As a patient, I feel the frustration of having zero control over my medical data. Changing doctors is a terrifying prospect because I know I have to repeat the process of gathering my records; the time consuming uselessness of the task is unnecessary. We’re so far beyond faxing and disjointed record-keeping, especially in an area that is literally impacting people’s health. I don’t even have a serious health issue and I know the frustration, I think it’s likely a massive burden for a lot of people.
Then there’s the other side, medical billing and the runaround that both patients and doctor’s offices have to endure. The system is so very broken and it’s one that could be so easily impacted with blockchain. Then adding the AI component into preventative medicine could mean less trips to the office in the first place. We’re already seeing AI’s ability to out-diagnose doctors. The more we can leverage the technology to do the heavy lifting, the more we can allow doctors to truly specialize and do what they’re uniquely qualified to do.
What about AI and Crypto may render these technologies and learnings as part of a “humane revolution”? – What are possible pitfalls we should try to avoid in this respect?
People tend to think in binary terms. 1 or 0. AI is not all or nothing. It’s not us v. them. AI is a collaboration between human and machine, not so differently than how we all work with our smart phones. That is AI, plain and simple. AI is not Westworld, it’s not Ex Machina. Those are stories. Just as Jurassic Park is not likely to happen, neither is Westworld. I mean, come on. I have the curse of knowledge when it comes to AI and sometimes it gets incredibly frustrating when people default to thinking robots are going to take over and kill us all. Do you really go to the zoo and think we’re one step away from a T-Rex in there? No.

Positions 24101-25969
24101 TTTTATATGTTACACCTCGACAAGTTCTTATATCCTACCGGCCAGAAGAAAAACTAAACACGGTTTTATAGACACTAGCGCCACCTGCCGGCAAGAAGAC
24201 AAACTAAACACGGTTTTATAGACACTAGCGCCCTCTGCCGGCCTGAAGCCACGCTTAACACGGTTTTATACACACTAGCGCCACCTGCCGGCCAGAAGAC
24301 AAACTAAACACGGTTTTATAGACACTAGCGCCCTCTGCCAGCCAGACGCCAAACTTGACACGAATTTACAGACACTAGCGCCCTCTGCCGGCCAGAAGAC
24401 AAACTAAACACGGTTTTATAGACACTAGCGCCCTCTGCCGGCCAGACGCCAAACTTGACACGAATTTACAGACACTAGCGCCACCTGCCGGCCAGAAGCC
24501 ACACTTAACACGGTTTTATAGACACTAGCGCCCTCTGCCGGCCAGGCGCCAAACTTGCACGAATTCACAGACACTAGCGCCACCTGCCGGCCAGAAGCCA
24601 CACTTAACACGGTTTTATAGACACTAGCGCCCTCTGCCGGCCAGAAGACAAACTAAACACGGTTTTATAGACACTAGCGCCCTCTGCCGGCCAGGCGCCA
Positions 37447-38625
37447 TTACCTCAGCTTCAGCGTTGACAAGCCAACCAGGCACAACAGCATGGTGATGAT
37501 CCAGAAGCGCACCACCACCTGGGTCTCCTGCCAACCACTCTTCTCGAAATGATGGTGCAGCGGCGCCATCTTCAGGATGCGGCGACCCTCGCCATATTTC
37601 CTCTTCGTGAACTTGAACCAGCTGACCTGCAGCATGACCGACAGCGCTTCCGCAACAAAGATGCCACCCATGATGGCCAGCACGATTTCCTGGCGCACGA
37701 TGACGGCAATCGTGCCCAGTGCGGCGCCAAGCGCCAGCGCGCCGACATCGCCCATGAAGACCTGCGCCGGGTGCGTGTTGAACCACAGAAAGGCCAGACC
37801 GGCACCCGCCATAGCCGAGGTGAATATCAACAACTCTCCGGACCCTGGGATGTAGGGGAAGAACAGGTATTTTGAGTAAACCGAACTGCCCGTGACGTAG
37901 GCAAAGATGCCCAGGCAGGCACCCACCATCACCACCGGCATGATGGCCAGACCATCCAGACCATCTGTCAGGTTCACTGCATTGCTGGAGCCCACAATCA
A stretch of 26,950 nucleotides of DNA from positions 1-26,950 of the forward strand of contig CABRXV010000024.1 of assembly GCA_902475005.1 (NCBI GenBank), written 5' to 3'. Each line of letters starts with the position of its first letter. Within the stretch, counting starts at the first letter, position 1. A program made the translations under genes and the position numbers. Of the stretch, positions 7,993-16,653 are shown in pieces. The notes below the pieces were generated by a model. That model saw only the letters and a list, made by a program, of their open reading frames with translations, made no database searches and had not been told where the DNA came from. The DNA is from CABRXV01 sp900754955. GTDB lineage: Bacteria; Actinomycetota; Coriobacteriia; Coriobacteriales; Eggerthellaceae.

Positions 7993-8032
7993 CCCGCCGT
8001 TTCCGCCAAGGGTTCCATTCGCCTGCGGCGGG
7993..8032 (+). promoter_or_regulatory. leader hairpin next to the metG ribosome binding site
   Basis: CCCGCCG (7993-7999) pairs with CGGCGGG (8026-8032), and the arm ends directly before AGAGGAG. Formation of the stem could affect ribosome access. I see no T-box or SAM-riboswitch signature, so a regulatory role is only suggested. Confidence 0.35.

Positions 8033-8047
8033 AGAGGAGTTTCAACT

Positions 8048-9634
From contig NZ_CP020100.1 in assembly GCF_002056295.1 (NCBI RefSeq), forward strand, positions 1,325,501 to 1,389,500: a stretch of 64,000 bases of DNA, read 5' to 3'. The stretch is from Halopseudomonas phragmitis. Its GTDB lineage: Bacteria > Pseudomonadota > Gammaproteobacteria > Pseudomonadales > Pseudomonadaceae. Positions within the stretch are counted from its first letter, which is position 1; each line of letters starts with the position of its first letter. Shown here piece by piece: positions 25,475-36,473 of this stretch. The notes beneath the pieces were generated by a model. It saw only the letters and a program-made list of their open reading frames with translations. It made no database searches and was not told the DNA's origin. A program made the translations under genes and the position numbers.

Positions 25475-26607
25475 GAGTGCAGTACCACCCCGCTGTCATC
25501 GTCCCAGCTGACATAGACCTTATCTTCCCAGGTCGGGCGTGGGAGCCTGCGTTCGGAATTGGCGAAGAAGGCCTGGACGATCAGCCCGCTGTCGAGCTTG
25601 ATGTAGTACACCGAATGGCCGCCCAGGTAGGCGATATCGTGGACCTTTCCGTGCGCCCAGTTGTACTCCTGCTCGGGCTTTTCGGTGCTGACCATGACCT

The pitfalls we should avoid are letting science fiction determine our rationale. Stories are just that. Science is far different.
What are your experiences: Where does AI and Crypto already leverage humanitarian and conservational endeavours?
Blockchain is already doing so much good. Blockchain is creating accountability. I’d love to think that’s something we can do as humans, but we’ve proven to be quite awful at it. I think that is because so many of us are operating from scarcity and fear-based thinking. We worry there’s not enough–not that we’re not justified, I mean, watch the news for an evening. There’s not enough water, or ice caps, or food, or jobs, or money. But that isn’t true. Blockchain is allowing for accountability from farmers in supply chains to the coffee shops selling $5 coffee. To land ownership. To banking. Those are huge strides to getting us all to abundance and distribution.
But that must come first.
AI without accountability–and immutable accountability at that–is dangerous. We must have the infrastructure in place before we can really see leaps in AI. And it’s coming, but I think the slowness at which we’re seeing it move is prudent.
In a brief, concise conversation – which I hope to deepen together soon – Samson Williams said:
“Humans are driven by greed and care for themselves first. Blockchain doesn’t address the human element. Meaning how to get humans to be less human and more humane.”